Celtics’ Ainge: Prepared to stand pat this summer (maybe)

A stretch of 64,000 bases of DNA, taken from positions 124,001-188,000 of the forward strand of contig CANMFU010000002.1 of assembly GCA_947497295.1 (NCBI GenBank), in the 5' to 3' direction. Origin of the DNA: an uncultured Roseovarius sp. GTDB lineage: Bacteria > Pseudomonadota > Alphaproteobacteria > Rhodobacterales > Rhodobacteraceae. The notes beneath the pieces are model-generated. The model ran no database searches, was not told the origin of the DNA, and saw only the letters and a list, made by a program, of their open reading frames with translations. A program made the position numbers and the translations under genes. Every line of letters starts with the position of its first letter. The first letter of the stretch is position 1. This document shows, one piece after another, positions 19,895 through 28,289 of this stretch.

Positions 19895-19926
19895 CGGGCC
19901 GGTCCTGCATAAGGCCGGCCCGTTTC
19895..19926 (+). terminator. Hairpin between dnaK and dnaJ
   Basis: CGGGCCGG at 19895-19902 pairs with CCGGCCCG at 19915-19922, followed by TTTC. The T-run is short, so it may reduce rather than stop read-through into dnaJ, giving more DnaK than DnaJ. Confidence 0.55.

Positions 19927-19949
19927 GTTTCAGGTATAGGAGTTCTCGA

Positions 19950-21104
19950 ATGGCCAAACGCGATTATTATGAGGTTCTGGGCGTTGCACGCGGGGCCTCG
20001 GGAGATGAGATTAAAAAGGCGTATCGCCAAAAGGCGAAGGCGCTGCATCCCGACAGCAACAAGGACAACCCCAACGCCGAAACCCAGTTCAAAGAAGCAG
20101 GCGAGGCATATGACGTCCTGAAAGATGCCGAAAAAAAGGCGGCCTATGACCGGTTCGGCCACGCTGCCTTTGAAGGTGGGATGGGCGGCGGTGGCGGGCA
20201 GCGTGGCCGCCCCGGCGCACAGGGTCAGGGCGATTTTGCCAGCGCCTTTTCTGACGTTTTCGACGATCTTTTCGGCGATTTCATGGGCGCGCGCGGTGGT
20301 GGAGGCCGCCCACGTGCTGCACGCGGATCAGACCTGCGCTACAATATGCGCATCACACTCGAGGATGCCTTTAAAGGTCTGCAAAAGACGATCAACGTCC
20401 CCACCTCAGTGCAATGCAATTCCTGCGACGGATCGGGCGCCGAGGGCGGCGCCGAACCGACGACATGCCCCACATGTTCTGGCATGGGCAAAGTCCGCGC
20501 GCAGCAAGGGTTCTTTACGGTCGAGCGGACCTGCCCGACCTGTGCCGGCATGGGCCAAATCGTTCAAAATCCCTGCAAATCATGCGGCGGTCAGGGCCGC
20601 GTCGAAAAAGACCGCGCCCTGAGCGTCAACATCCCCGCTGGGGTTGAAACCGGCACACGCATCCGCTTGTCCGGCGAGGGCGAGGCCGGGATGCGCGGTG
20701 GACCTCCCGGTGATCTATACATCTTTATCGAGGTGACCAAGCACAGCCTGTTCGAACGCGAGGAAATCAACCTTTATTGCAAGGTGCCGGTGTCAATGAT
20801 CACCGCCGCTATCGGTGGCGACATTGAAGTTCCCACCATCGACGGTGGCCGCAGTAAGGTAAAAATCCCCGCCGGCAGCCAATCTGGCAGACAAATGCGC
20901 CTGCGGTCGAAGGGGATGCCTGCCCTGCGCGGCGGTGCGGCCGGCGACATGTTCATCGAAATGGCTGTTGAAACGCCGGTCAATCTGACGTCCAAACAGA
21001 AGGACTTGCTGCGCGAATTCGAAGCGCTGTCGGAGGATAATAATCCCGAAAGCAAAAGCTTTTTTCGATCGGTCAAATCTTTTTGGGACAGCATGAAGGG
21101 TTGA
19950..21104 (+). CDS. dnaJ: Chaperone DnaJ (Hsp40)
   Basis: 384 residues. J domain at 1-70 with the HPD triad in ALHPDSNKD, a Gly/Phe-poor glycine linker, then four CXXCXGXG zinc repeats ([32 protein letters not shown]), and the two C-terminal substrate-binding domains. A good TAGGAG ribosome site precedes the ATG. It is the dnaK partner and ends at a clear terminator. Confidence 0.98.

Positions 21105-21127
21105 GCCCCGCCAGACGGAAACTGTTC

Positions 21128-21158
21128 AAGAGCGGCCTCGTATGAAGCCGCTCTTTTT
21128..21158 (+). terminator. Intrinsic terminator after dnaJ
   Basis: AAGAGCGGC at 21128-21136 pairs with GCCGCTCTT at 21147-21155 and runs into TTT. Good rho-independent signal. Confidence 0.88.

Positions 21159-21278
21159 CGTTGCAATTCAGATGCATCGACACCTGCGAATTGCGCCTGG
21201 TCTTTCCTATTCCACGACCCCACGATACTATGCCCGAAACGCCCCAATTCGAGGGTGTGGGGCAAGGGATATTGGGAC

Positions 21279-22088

first_imgBoston Celtics forward Jayson Tatum, left, catches the ball in front of Cleveland Cavaliers guard George Hill, right, during the first half in Game 7 of the NBA basketball Eastern Conference finals, Sunday, May 27, 2018, in Boston. (AP Photo/Charles Krupa)WALTHAM, Mass. — Danny Ainge tore apart the team that made the Eastern Conference finals last year, and then put together a new roster that came one victory from playing for an NBA title.This summer may present him with an even bigger challenge: standing pat.ADVERTISEMENT China population now over 1.4 billion as birthrate falls Carpio hits red carpet treatment for China Coast Guard PLAY LIST 02:14Carpio hits red carpet treatment for China Coast Guard02:56NCRPO pledges to donate P3.5 million to victims of Taal eruption00:56Heavy rain brings some relief in Australia02:37Calm moments allow Taal folks some respite03:23Negosyo sa Tagaytay City, bagsak sa pag-aalboroto ng Bulkang Taal01:13Christian Standhardinger wins PBA Best Player award Sports Related Videospowered by AdSparcRead Next Nadine Lustre’s phone stolen in Brazil MOST READ Jury of 7 men, 5 women selected for Weinstein rape trial With Gordon Hayward and Kyrie Irving coming back from injuries to join fellow All-Star Al Horford and young stars Jaylen Brown and Jayson Tatum, the Boston Celtics general manager doesn’t really need to do much to give the NBA’s most-decorated franchise a chance at its 18th title.And that’s not really in Ainge’s nature.FEATURED STORIESSPORTSGinebra beats Meralco again to capture PBA Governors’ Cup titleSPORTSAfter winning title, time for LA Tenorio to give back to Batangas folkSPORTSTim Cone, Ginebra set their sights on elusive All-Filipino crown“I like this group of guys,” he said Monday, a day after the Celtics lost Game 7 of the conference finals to the Cleveland Cavaliers. “We’re not looking to make changes, other than a handful of tweaks.”But he also said: “You never know what opportunities will present themselves.” Dave Chappelle donates P1 million to Taal relief operations Winfrey details her decision to withdraw from Simmons film The Celtics finished with the No. 1 seed in the East in 2017, but the five-game loss to the Cavaliers in the conference finals reinforced what Ainge already suspected: that that team was not going to take the next step.He went after Hayward (and, unsuccessfully, Kevin Durant), then won the draft lottery.It still wasn’t enough.When Irving asked the Cavaliers to trade him, Ainge pounced, giving up fan favorite Isaiah Thomas in a package that left Boston with 11 new players. (He also wheeled the No. 1 overall pick to Philadelphia for a future No. 1 and the right to draft Tatum — the player he says he really wanted.)Despite losing Hayward in the first quarter of the season opener, and Irving in March, the Celtics had home-court advantage for Game 7 and led the Cavaliers with six minutes left in the fourth quarter. But with the Celtics shooters turning ice cold, LeBron James proved to be too much, amassing 35 points, 15 rebounds and nine assists while playing every second of the game.ADVERTISEMENTcenter_img Unlike Djokovic, past French Open champ Wawrinka loses early “The farther you go in the playoffs, the more difficult it is to lose,” Ainge said. “It was one of those games we lost that we should have won. That’s going to eat at all of us for a while.”But the team’s performance in the playoffs also gave the Celtics reason to believe that this team may be good enough to contend for the title. And with the two injured All-Stars returning, this summer doesn’t have to be like last summer.“Last year, we didn’t know all that stuff was going to happen, but we do feel we have a bright future with this team,” Horford said. “It’s something we’re all looking forward to. We can’t think about ‘what could have been.’ But when Kyrie is on our team, we’re at another level.”The biggest issue for the Celtics this year is holding onto guard Marcus Smart, who is a restricted free agent and expected to draw offers of $12 million to $14 million. Ainge said the team is willing to pay the luxury tax if that’s what it takes to build a contender.And Smart said he wants to stay.“They’re already planning for me to be here,” he said at the team’s practice facility after exit interviews. “I want to be in Boston. I’ve been here for four years. My heart’s here.”Center Aron Baynes is an unrestricted free agent, as are Greg Monroe and Shane Larkin.“I hope we have something special with this group,” said Brown, who in his second year averaged 14.5 points and 4.9 rebounds per game. “But in this league, you never know.”And with Ainge calling the shots, it’s almost impossible to predict the future.“We’re not going to do something unless it makes us better. And there’s no guarantee that those deals are there,” Ainge said. “At this time last year, I didn’t think we would have 11 new players.” Steam emission over Taal’s main crater ‘steady’ for past 24 hours Don’t miss out on the latest news and information. LATEST STORIES View comments Lights inside SMX hall flicker as Duterte rants vs Ayala, Pangilinan anew Volcano watch: Island fissures steaming, lake water receding In fight vs corruption, Duterte now points to Ayala, MVP companies as ‘big fish’last_img read more